ECB President Christine Lagarde risks having to incite French ruse over the euro, which includes giving the impression that Germany determines the choice of monetary policy, economist Philippe Simonnot said. Simonnot) explained at the “World” forum
stands. Christine Lagarde’s appointment as president of the European Central Bank (ECB) has prompted some derogatory comments about her abilities: she would not have possessed such an outstanding knowledge of monetary theory and practice, his two Former Jean-Claude Trichet and Mario Draghi. As a result, Ms Lagarde will lack the necessary authority to take on the euro’s fate in the difficult times ahead for the European currency.
This legality trial doesn’t make much sense. In short, Mr. Trichet and Draghi, the self-proclaimed connoisseurs of all currencies, submitted only the 2% inflation standard to the ECB (to ensure prices rise by 2% per year even in a deflationary scenario).
This “2% standard” sneakily succeeded the gold exchange standard, spreading across the face of the planet over a 25-year period, including in countries least willing to create money from scratch. It must be said that it has no theoretical or practical basis (Brendan Brown, The Case Against 2% Inflation. From Negative Interest Rates to the Gold Standard of the 21st Century, Palgrave Macmillan, 2018, untranslated). It will lead to more disasters.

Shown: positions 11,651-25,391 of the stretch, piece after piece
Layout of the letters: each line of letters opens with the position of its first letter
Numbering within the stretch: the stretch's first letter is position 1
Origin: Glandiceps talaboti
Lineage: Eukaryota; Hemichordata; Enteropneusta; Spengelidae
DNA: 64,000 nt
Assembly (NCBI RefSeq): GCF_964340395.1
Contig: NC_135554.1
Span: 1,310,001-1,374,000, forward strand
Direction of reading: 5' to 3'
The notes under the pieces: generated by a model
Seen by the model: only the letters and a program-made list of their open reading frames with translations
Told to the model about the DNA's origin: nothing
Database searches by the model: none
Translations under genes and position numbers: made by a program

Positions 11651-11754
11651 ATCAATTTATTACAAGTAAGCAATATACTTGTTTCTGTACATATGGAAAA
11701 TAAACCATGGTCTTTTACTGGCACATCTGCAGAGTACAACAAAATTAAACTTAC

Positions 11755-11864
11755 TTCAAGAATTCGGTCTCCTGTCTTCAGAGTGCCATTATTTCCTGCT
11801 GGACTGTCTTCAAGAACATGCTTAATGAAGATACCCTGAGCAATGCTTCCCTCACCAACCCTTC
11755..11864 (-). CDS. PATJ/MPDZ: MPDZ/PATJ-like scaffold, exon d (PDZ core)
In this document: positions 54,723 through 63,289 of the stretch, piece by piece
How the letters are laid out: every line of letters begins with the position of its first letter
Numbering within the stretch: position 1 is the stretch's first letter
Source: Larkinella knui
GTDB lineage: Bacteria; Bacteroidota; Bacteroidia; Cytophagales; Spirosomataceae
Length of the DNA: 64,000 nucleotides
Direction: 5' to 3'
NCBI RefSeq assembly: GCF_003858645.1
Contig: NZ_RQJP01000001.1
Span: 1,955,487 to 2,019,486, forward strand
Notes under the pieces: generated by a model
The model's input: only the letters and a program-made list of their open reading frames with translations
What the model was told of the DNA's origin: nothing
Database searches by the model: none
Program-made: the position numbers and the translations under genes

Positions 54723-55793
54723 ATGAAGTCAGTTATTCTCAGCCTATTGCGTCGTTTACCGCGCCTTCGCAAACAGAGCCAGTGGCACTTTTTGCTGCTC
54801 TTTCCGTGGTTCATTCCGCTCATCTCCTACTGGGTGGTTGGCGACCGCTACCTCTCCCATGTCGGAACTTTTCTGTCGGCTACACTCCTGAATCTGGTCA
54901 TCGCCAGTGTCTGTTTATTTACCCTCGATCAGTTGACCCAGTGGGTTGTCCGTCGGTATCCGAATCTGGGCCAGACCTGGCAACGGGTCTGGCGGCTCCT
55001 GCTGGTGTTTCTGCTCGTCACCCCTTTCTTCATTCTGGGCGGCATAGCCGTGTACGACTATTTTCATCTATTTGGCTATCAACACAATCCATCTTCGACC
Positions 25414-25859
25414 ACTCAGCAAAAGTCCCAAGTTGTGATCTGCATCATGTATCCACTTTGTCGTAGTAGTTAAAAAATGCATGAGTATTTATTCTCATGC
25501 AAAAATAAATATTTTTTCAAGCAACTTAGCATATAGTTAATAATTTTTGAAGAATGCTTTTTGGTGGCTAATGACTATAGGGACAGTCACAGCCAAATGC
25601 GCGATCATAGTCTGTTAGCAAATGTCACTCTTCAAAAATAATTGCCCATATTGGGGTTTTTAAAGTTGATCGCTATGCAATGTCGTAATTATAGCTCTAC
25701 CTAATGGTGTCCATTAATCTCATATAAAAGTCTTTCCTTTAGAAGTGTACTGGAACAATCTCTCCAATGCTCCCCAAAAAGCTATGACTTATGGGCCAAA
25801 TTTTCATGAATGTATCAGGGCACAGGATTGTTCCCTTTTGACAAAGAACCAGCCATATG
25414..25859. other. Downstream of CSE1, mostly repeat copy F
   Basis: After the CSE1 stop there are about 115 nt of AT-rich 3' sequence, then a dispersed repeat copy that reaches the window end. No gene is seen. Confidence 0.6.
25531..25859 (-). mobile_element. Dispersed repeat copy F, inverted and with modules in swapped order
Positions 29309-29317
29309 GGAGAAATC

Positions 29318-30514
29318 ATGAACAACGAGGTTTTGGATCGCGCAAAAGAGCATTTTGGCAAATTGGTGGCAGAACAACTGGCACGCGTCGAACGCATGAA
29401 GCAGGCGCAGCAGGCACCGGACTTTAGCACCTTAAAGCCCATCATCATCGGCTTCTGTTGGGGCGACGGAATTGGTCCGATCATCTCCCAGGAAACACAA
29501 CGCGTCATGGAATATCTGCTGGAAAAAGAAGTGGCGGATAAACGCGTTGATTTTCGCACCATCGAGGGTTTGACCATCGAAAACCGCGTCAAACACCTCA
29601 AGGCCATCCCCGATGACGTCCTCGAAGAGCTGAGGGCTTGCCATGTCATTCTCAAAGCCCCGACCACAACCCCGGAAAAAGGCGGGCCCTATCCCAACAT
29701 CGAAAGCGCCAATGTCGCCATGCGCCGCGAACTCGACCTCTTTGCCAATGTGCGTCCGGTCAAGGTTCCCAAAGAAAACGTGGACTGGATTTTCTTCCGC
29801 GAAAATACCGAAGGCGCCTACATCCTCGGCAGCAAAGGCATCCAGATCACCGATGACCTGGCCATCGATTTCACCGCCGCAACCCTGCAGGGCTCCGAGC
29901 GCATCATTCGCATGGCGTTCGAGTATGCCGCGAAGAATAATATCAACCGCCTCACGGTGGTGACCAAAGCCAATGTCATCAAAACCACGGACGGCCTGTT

In fact, Ms. Lagarde’s nationality creates problems. As the second Frenchman to lead the ECB after Jean-Claude Trichet, she took the risk and, through her appointment, exposed what should have been hidden, namely that the euro is a French trick. However, this trick will only work if it remains hidden. And, so far, we have succeeded in doing so, because “Popular” convinced the French and Europeans that the euro would be subject to Berlin’s “command”.
To understand this subtlety, it suffices to look back at the last decades of the French franc and the German mark. If there were German directives on currency issues, they would be issued at this time. Raising or lowering interest rates by the Bundesbank would be enough for the Banque de France to immediately be forced to follow suit.
Of course, the term diktat is incorrect. France suffers only from its eternal fiscal contradictions. Our country’s financial aristocracy is also embarrassed to take orders from the German financial circles. A confidential note from the French Ministry of Finance dated 13 February 1992, reproduced in my Nouvelles Leçons d’economie contemporaine (Folio, 2018), is very clear on this subject.